As an organizing principle it was also important to remember to not try to reuse elements of a successful in-person offsite and replicate them over Zoom. The most important one to discard was the idea of trying to have a series of meetings crammed over a few days. While planning an in-person off-site a key constraint is optimizing for travel and people being in the same location. With a remote offsite you can throw that constraint out and avoid Zoom fatigue in the process. Our offsite was spread over Tuesday to Thursday afternoons for 2–3 hours each over 2 weeks. We picked weeks that worked for the majority of the team via by informally polling people in the month before. Typically this is planned months in advance to accommodate for travel plans. Not everyone could make it all days and that tends to be the norm with these numbers and is ok. Due to the spread, most of the team could attend at least some sessions.


With the goals and timeline in place, I crowd-sourced a rough agenda and then edited it to a shortlist of ideas with my staff. We then assigned DRIs (Directly Responsible Individuals) to each session via self-selection from the staff group or finding volunteers from the larger team. The DRIs then essentially planned the entire session they owned. Our agenda outline:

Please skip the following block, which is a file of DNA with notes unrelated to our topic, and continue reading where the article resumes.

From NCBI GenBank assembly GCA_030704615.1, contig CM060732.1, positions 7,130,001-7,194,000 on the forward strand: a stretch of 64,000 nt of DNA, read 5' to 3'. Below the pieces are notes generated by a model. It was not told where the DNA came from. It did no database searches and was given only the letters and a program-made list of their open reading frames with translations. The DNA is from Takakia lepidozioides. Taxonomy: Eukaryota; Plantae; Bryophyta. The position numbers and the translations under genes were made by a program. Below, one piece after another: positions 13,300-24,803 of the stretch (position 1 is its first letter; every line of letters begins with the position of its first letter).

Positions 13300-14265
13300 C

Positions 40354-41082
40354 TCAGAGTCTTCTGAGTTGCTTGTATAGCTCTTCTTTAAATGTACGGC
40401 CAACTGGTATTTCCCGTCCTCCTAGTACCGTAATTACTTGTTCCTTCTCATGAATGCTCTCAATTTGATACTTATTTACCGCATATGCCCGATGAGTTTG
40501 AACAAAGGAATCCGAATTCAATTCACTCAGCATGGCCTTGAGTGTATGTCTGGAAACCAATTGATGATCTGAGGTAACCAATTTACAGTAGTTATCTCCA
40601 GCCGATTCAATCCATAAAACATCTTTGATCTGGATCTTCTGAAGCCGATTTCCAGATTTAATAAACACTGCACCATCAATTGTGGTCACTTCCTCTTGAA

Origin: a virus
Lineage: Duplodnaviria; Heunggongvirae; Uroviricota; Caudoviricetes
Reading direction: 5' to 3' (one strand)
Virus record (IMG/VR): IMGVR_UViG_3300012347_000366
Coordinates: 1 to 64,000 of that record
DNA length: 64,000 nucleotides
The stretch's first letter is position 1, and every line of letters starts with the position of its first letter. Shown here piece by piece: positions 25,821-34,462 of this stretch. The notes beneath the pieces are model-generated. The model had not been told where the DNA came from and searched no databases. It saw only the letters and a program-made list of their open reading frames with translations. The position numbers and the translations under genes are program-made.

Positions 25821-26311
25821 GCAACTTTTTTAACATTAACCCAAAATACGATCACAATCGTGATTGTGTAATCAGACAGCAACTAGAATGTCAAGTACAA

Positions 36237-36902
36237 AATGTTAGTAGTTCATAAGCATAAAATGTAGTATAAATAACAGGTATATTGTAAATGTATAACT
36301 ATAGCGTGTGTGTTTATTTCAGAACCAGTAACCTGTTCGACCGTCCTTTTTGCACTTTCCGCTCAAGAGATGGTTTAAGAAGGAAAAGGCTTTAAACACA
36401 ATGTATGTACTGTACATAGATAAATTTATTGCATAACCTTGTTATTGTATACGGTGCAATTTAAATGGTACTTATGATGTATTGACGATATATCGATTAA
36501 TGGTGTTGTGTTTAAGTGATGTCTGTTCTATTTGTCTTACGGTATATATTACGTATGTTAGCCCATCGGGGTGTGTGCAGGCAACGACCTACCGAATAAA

1. Lightning talks where everyone shared their team’s plans for the upcoming half. Facilitated by Stanley, this allowed everyone to learn in an engaging way and went a long way towards achieving the shared context goal
  2. Panels with some of our most important users and stakeholders
  3. A panel with some of the most tenured current and previous members of the team that shared the history of the team — this was a suggestion from, Jenni and I particularly like the idea of using this format as a way of then recording and taking notes for posterity
  4. Shared online word game — this was pure fun and surprisingly engaging
  5. Looking forward to our team’s roadmap and future — creating a team logo was a particularly inspired and popular activity led by Marcus

Additional logistics details

  1. The team size at the time was 35 people, made up of 4 sub-teams spread across all US time zones and Tokyo. We planned around this with the previously mentioned shorter sessions, spread out over 2 weeks.
  2. We pre-created small groups for multiple sessions where we intentionally mixed people into different groups from the ones they are in as a default such as sub-team and office location